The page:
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Gandhara – Mathura And Amravati School of Art

Gandhara – Mathura And Amravati School of Art

Schools of Art in Ancient India

  • During the start of Christian era (1st and 2nd centuries), the Buddhism expanded substantially and had stimulated a renewed artistic passion to illustrate the message of Buddha and this lead to the development of three main schools of sculpture in India which had evolved their own styles and distinctions.
  • These were named as the Gandhara, Mathura, and Amaravati school of art, after the places of their prominence.

Gandhara School

  • The Gandhara School of Art developed in the western frontiers of Punjab, near modern-day Peshawar and Afghanistan.
  • The Gandhara School flourished in two stages in the period from 50 B.C. to 500 A.D.
  • Many artists from West Asia had settled down in the north-west of India after the Greek invasions and during the period of the Kushanas further, they were deeply influenced by the Graeco-Roman art.
  • The Kushana kings, especially Kanishka, motivated the Gandhara artists to carve the themes from Buddha’s life and the jatakas thus a large number of the images of the Buddha and the Bodhisattvas were produced.
  • Due to the application of Greek Techniques of art to the Buddhist subjects (beautiful images of the Buddha and Bodhisattvas) the Gandhara School of Art is also known as the Graeco-Buddhist School of Art.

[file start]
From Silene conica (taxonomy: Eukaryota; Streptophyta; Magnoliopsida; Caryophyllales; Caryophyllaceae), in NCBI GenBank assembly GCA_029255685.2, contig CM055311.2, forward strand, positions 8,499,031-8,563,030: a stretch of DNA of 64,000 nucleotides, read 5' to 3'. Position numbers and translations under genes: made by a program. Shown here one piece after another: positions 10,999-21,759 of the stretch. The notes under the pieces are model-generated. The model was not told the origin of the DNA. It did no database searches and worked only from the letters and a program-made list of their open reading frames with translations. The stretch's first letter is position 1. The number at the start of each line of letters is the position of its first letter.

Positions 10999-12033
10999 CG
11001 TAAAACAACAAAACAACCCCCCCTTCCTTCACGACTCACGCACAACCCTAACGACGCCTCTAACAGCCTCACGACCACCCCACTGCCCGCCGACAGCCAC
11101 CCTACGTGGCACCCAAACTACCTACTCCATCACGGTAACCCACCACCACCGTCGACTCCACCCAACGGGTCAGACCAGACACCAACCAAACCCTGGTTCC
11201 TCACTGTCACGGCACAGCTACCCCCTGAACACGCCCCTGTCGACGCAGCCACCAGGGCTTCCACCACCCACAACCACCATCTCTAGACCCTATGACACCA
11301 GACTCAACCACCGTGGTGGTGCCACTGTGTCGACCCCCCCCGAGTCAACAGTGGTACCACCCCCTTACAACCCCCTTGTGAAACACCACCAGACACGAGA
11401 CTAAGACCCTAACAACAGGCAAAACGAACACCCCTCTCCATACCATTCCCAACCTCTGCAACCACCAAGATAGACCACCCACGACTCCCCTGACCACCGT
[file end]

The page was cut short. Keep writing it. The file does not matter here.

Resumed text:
• Almost all kinds of foreign influences like Greek, Roman, Persian, Saka and Kushan were assimilated in Gandhara style.
  • Gandhara School came to be known as Greco-Indian School of Art.
  • Jalalabad, Begram, Hadda, Bamaran & Taxila were the main centres where art pieces of Gandhara School have been found and the Bamyan Buddha of Afghanistan considered as an example of the Gandhara School.

Characteristics Of Gandhara School Of Art

  • The reliefs of the Gandhara Sculpture depict Buddha s birth, his renunciation and his preaching and the best of the sculptures were produced during the first and second centuries A.D.
  • The drapery was thick with large and bold fold lines also the human body was cast in a realistic manner with minute attention being given to physical features like a moustache, muscles, and curly hair.
  • Gandhara School images were carved with finer details (Curly hair, anatomical accuracy, spatial depth, and foreshortening) etc.
  • Various Mudras of Buddha in Gandhara School of art are:
    • Abhaya Mudra – Don’t fear
    • Bhumisparsha Mudra -Touching the earth
    • Dhyana mudra – Meditation
    • Dharmachakra Mudra – A preaching mudra

Mathura School

  • Initially, in Gandhara style, a complex form of symbolism was present and Mathura style deviated from it by establishing the tradition of transforming Buddhist symbols into human form accordingly Buddha’s first image can be traced to Kanishka s reign.
  • The Mathura School flourished on the banks of the river Yamuna in the period between 1st and 3rd centuries B.C.
  • In Mathura, an indigenous style of sculpture developed, and it mostly used red sandstone.
  • Mathura School of art is famous for its assimilative character since the images of Vaishnava and Shaiva faiths along with Buddhist images are in prevalence in Mathura style.
  • The sculptures of the Mathura School were influenced by the stories and imageries of all three religions of the time – Buddhism, Hinduism and Jainism.